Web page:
Saturday, March 30, 2013

Wisconsin quillback, channel shiners, and Illinois micros

Yesterday I made a short trip up to the WI River, mostly to scout out new fishing spots. I found a couple tributaries and backwater spots that look promising when the snow melt is finished and the water clears up. One of the backwater sloughs was full of starhead topminnows! Always nice to find healthy populations of endangered species.

I fished a couple sandy flats in the Spring Green area in hopes of shovelnose sturgeon. Didn't get any bites on those lines, but found a school of shiners in the shallows that was a lot of fun with micro gear. I figured most of them were emerald shiners, but didn't give up after a few emeralds in hopes that other species were mixed in.

Emerald Shiner (Notropis atherinoides)

Pretty soon I began catching channel shiners (Notropis wickliffi) - new hook & line species #92.

I saw some slightly larger fish turning on their sides on the bottom. My first guess was golden shiners based on the size and shape, but the feeding behavior didn't fit. I put a bigger chunk of crawler on my Tanago hook to make it difficult for the shiners to hook themselves, and soon I caught the mystery fish. Juvenile quillback! (Carpiodes cyprinus) - new hook & line species #93.

Today I headed down to central IL to spend Easter weekend with my family. I stopped at a river in northern IL on my drive down where I had some luck last fall. A piece of crawler on a #10 circle hook yielded two species, a nice shortnose redhorse and a hornyhead chub.

Shorthead Redhorse (Moxostoma macrolepidotum)

Hornyhead Chub (Nocomis biguttatus)

The micro gear produced a few different species from yesterday, bluntnose minnows and sand shiners.

Bluntnose Minnow (Pimephales notatus)

Sand Shiner (Notropis stramineus)

This weekend I'll check out the creek by my parents' house. I'm hoping to find male orangethroat darters with spawning colors so I can replace my lifelist photo. An adult central stoneroller would also be nice.

While the rest of my family sat around digesting lunch, I snuck off to sample the creek. Micro fishing wasn't all that productive. The fish spooked easily, so I switched to a net after catching a few southern redbelly dace hook & line.

Southern Redbelly Dace (Chrosomus erythrogaster)

Blacknose Dace male (Rhinichthys atratulus)

Central Stoneroller female (Campostoma anomalum)

Orangethroat Darter male #1 (Etheostoma spectabile)

Orangethroat Darter male #2 (Etheostoma spectabile)

Orangethroat darter female (Etheostoma spectabile)

Striped Fantail Darter (Etheostoma flabellare lineolatum) - very excited to find these!

Creek Chub (Semotilus atromaculatus)

As I mentioned above, I was very excited to find the fantail darters! As far as I know, they are the only species in the creek I haven't caught hook & line. Next time I'll leave the net at home so I can focus on adding one to my lifelist.

Saturday, March 23, 2013

Central mudminnow and brook stickleback

This will be a short post. I wanted to share some pictures of two fish I found in a small vegetated ditch. I tried catching them hook & line, but after only receiving half hearted attempts at eating my bait, I opted to net them so I could get pictures in my acrylic box. When it's warmer out I'll be sure to go back and try for them hook & line again!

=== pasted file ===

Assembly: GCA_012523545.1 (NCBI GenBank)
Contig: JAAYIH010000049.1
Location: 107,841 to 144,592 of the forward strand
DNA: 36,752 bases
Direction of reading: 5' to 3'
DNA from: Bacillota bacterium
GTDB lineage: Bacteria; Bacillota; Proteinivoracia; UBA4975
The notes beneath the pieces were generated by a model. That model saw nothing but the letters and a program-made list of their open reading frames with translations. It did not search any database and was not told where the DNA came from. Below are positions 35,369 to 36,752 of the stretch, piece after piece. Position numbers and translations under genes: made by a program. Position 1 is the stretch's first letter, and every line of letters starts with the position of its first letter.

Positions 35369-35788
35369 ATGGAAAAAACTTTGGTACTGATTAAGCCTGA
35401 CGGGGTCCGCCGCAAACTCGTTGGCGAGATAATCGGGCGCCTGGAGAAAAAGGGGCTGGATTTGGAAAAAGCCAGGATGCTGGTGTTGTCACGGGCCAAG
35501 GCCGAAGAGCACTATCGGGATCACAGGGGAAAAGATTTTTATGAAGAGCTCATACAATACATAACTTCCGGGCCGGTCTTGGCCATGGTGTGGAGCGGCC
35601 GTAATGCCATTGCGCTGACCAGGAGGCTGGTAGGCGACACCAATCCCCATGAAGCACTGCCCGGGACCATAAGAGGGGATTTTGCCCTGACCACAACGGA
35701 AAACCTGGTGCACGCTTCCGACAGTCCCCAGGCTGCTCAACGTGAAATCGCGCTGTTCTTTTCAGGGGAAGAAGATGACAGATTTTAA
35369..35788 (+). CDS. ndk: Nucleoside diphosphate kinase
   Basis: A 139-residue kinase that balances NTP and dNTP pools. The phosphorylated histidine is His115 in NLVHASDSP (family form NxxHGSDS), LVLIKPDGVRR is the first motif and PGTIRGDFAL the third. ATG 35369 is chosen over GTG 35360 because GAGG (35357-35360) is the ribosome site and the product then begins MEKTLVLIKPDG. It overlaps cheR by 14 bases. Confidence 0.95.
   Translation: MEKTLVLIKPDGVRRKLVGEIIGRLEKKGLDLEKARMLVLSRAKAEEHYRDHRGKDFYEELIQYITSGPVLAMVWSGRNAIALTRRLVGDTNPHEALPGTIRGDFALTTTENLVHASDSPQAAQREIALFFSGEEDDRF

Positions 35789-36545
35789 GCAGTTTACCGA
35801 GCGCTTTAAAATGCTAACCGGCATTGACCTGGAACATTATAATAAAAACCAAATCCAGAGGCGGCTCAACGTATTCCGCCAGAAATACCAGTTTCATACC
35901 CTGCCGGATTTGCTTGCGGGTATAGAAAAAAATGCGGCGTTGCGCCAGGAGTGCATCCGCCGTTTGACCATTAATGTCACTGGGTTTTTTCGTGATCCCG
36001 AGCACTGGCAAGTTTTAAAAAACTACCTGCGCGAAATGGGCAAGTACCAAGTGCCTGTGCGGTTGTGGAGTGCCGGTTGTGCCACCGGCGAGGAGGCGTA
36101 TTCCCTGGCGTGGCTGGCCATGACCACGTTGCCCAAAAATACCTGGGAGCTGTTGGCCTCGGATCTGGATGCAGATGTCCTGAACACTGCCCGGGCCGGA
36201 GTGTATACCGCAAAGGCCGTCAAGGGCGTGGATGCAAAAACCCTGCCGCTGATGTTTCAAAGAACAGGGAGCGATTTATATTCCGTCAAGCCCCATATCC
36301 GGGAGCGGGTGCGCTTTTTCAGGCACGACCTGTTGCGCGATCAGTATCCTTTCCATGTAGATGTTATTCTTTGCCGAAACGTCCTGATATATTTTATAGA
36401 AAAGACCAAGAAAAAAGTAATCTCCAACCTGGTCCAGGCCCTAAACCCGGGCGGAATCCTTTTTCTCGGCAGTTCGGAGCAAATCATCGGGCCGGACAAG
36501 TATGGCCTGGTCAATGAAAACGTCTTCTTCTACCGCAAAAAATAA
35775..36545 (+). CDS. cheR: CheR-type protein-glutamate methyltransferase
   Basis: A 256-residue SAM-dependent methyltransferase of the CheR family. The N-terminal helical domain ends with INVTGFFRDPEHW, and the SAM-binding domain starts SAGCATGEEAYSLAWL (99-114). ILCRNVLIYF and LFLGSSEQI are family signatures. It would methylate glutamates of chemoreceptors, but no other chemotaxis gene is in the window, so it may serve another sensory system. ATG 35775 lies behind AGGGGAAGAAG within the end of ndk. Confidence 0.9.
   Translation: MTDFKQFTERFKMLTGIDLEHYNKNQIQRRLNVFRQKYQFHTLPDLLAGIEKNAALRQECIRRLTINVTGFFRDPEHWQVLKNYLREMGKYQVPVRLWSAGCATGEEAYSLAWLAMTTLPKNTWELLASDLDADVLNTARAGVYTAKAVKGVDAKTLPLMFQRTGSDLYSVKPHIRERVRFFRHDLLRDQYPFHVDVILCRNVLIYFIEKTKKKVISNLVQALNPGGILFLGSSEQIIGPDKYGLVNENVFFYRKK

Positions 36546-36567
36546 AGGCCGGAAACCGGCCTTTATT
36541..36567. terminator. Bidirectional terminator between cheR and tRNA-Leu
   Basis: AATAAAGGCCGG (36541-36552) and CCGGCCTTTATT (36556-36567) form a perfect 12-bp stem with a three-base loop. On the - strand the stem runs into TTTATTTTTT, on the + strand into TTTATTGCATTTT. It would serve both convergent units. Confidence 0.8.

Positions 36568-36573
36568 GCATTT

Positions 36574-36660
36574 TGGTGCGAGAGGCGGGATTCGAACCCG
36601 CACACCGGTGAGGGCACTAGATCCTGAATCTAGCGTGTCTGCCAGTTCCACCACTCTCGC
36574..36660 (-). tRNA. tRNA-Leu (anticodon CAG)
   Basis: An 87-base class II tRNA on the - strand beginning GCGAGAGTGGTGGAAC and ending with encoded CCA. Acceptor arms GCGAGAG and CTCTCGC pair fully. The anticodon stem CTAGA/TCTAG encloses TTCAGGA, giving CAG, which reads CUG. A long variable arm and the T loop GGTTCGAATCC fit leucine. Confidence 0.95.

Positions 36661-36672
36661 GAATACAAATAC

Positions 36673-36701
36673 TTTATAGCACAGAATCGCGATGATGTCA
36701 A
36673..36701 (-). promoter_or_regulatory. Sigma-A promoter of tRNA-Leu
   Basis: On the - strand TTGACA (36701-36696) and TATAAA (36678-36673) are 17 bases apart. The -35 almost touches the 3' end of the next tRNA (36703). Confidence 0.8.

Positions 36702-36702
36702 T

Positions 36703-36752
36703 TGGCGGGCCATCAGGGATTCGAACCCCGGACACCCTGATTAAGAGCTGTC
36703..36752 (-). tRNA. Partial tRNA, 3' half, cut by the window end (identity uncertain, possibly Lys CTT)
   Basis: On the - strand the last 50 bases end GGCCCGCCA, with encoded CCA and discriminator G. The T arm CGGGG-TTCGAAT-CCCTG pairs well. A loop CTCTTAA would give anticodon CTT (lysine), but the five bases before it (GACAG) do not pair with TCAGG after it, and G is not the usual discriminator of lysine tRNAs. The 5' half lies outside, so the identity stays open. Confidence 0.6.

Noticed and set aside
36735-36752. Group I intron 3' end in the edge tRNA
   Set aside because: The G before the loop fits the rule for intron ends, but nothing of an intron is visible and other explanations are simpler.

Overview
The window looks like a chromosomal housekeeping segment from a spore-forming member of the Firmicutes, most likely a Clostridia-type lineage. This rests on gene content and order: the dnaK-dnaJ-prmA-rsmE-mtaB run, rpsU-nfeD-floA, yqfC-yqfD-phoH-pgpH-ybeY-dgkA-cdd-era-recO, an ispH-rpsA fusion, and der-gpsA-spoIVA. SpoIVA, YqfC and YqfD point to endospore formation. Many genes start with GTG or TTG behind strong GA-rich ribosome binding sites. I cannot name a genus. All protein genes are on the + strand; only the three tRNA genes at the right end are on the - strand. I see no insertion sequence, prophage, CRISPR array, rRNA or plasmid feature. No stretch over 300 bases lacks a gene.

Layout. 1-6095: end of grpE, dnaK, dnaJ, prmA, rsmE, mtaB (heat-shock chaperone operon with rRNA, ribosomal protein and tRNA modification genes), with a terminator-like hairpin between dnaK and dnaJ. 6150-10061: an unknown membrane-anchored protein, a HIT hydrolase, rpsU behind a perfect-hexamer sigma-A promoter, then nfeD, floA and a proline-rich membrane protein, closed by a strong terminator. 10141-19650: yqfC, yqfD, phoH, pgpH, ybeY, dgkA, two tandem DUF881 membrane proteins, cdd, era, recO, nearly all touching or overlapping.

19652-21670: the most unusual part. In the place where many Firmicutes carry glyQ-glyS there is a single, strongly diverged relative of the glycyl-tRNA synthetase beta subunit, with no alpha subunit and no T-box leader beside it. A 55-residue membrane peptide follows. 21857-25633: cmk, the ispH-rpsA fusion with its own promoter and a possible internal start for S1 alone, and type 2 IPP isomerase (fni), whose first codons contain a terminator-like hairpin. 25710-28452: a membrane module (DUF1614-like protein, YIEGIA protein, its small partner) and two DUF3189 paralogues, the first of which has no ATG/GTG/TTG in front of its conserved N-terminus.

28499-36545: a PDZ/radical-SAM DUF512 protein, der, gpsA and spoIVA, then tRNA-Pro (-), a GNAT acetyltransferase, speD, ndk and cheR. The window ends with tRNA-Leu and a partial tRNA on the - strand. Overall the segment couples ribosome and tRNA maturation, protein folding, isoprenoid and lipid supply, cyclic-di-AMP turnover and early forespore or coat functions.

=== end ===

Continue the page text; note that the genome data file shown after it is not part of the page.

Central Mudminnow (Umbra limi)

Brook Stickleback (Culaea inconstans)

Saturday, March 16, 2013

Sauger, lake sturgeon, and paddlefish!

Ice fishing season is finished! I ordered a tow hitch for the Subaru a few days ago, installed it last night, and today Terry, my roommate and I headed up to the WI River to try everything out. With only 148 horsepower, the XV Crosstrek is not the best towing vehicle, but with a few downshifts on the big hills we made it to Prairie du Sac without a problem.

The water levels are significantly higher than last year, but I think this is close to normal for this time of year. It looks like you would need waders to fish from shore.

We anchored the boat in 28 feet of water on the calm side below the dam. The vexilar marked a lot of fish, but the bite was slow. Terry lost a small walleye at the boat, and I caught a small sauger. New lifer #91, so I was excited!

Sauger (Sander canadensis) - new hook & line species #91

After a short break, we headed back to the dam and set up closer to the discharge in 24 feet of water. We continued jigging minnows, and I threw out a nightcrawler off the side to sit on the bottom. Smallmouth buffalo and shovelnose sturgeon were a few of my hopeful targets. We were marking large suspended fish on the Vexilar, which I guessed were paddlefish, but the bite was very slow. My roommate had one fish on for a bit, and Terry and I got a few taps, but that was it. The nightcrawler was productive though! I got a 31" lake sturgeon on it, and when the rod bent over a few minutes later I handed it to my roommate and she caught a 40" one. We released both of them quickly after taking photos.

Lake Sturgeon (Acipenser fulvescens)

Our last fish was quite an excitment. My roommate's jigging pole bent over, and her line shot to the left under my lines. I got my two lines out of the way, and after a short but exciting battle she got the fish to the boat. It was a snagged paddlefish, not a large one compared to others in the water, but still quite a large fish for the average angler. Unfortunately it had two lampreys attached to its belly and half a dozen additional open sores. It came up to the boat fairly easily probably because it was so weak from having its blood sucked out. We got the hook out of its gill flap and quickly returned it to the water. I hope it makes a full recovery!

American Paddlefish (Polyodon spathula)

One lamprey fell off on its own, but the other I pulled off and put in the boat for a photo op. He may have lost his head afterward.

Silver Lamprey (Ichthyomyzon unicuspis)